PEOPLE v. PATTERSON

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Supreme Court, Appellate Division, Third Department, New York.

The PEOPLE of the State of New York, Respondent, v. Lance N. PATTERSON, Also Known as Banks, Appellant.

Decided: July 17, 2014

Before: PETERS, P.J., GARRY, ROSE, EGAN JR. and CLARK, JJ. M. Elizabeth Coreno, Saratoga Springs, for appellant. Andrew J. Wylie, District Attorney, Plattsburgh (Jaime A. Douthat of counsel), for respondent.

Appeal from a judgment of the County Court of Clinton County (McGill, J.), rendered July 16, 2012, convicting defendant upon his plea of guilty of the crime of criminal sale of a controlled substance in the fourth degree (two counts).

In satisfaction of a four-count indictment stemming from the sale of cocaine on two occasions, defendant entered a guilty plea to two reduced counts of criminal sale of a controlled substance in the fourth degree pursuant to a negotiated plea agreement that included a waiver of appeal and of the right to seek postconviction relief. He was sentenced, as agreed, to concurrent seven-year prison terms followed by two years of postrelease supervision. Defendant appeals.

Upon review of the record, including the plea colloquy and written waiver of appeal, we find that there is an insufficient basis upon which to conclude that defendant's waiver of his right to appeal was knowing, voluntary and intelligent, as neither adequately conveyed “that the right to appeal is separate and distinct from those rights automatically forfeited upon a plea of guilty” (People v. Lopez, 6 NY3d 248, 256 [2006]; see People v. Bradshaw, 18 NY3d 257, 264 [2011]; People v. Bressard, 112 AD3d 988, 988 [2013], lv denied 22 NY3d 1137 [2014]; People v. Bouton, 107 AD3d 1035, 1036 [2013], lv denied 21 NY3d 1072 [2013] ). Further, although the written waiver bears the same date as the plea proceeding, it was not mentioned during the plea or sentencing proceedings, it was not executed by his counsel, and there was no “attempt by the court to ascertain on the record an acknowledgment from defendant that he had, in fact, signed the waiver or that, if he had, he was aware of its contents” (People v. Callahan, 80 N.Y.2d 273, 283 [1992]; see People v. Elmer, 19 NY3d 501, 510 [2012]; People v. Bradshaw, 18 NY3d at 265; cf. People v. McDuffie, 89 AD3d 1154, 1156 [2011], lv denied 19 NY3d 964 [2012] ).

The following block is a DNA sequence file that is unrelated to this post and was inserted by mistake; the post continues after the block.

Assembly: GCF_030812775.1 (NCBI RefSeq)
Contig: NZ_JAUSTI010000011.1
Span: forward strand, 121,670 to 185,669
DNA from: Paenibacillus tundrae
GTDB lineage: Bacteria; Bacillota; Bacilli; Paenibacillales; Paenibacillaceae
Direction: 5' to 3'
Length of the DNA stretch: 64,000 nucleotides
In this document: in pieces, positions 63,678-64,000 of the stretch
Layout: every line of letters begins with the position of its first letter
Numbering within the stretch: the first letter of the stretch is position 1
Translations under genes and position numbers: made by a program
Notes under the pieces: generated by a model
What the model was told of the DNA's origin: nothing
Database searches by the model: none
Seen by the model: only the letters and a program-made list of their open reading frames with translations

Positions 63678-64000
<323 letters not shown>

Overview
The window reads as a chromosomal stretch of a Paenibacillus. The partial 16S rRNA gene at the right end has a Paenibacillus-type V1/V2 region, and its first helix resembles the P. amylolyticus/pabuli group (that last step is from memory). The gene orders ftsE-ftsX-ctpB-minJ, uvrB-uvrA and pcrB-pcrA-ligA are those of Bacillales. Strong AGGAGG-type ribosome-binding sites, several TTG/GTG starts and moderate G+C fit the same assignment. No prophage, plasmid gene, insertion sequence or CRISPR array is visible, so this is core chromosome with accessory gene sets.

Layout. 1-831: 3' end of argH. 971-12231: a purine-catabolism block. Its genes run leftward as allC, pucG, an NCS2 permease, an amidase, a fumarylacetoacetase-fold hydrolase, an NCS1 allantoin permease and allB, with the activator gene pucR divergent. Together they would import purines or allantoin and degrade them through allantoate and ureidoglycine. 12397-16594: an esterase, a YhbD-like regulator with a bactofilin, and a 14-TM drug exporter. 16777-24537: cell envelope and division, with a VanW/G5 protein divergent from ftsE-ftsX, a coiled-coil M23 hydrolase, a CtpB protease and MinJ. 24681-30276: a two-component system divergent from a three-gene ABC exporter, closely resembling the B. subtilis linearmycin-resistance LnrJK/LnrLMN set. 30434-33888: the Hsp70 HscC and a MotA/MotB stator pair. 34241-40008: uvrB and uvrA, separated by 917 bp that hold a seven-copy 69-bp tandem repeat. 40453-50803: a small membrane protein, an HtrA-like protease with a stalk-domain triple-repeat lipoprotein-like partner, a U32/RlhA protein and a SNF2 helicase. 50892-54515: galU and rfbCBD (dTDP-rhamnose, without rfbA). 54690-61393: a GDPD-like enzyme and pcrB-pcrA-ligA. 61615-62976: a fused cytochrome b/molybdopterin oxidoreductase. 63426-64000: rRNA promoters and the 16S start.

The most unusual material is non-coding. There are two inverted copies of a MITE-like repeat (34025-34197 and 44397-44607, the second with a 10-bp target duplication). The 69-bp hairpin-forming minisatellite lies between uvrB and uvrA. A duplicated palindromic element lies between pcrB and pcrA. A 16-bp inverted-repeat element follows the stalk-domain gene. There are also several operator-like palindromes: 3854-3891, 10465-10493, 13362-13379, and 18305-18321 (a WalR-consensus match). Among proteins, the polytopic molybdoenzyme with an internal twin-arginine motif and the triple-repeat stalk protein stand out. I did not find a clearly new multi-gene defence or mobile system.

Addressing the merits, we are not persuaded by defendant's contention that his sentence was harsh and excessive. The plea agreement permitted him to plead guilty to two reduced counts of the four upon which he was indicted, and to obtain concurrent, rather than consecutive, sentences of shorter duration than the maximum allowed upon the charges as reduced. The plea agreement did not include a promise by County Court to recommend the Willard Drug Treatment Program; the People opposed such treatment and, ultimately, following review of the presentence investigation, County Court determined that it would not be appropriate (see People v. Tallman, 92 AD3d 1082, 1083 [2012], lv denied 20 NY3d 1065 [2013] ). As defendant received the promised sentence, and the record fails to establish the presence of extraordinary circumstances or an abuse of sentencing discretion, we decline to reduce the sentence in the interest of justice (see People v. Ladieu, 105 AD3d 1265, 1266 [2013], lv denied 21 NY3d 1017 [2013] ).

Finally, it is apparent upon review that there is a clerical error in the uniform sentence and commitment form, as it indicates that defendant was sentenced as a second felony offender (see Penal Law § 70.06[3][c]; [4] [b] ), rather than as a second felony drug offender (see Penal Law § 70.70 [3][b][ii] ), and it must be amended accordingly (see People v. Vasavada, 93 AD3d 893, 894 [2012], lv denied 19 NY3d 978 [2012]; compare People v. Whalen, 101 AD3d 1167, 1170 [2012], lv denied 20 NY3d 1105 [2013] ).

ORDERED that the judgment is affirmed, and matter remitted for entry of an amended uniform sentence and commitment form.

GARRY, J.

PETERS, P.J., ROSE, EGAN JR. and CLARK, JJ., concur.

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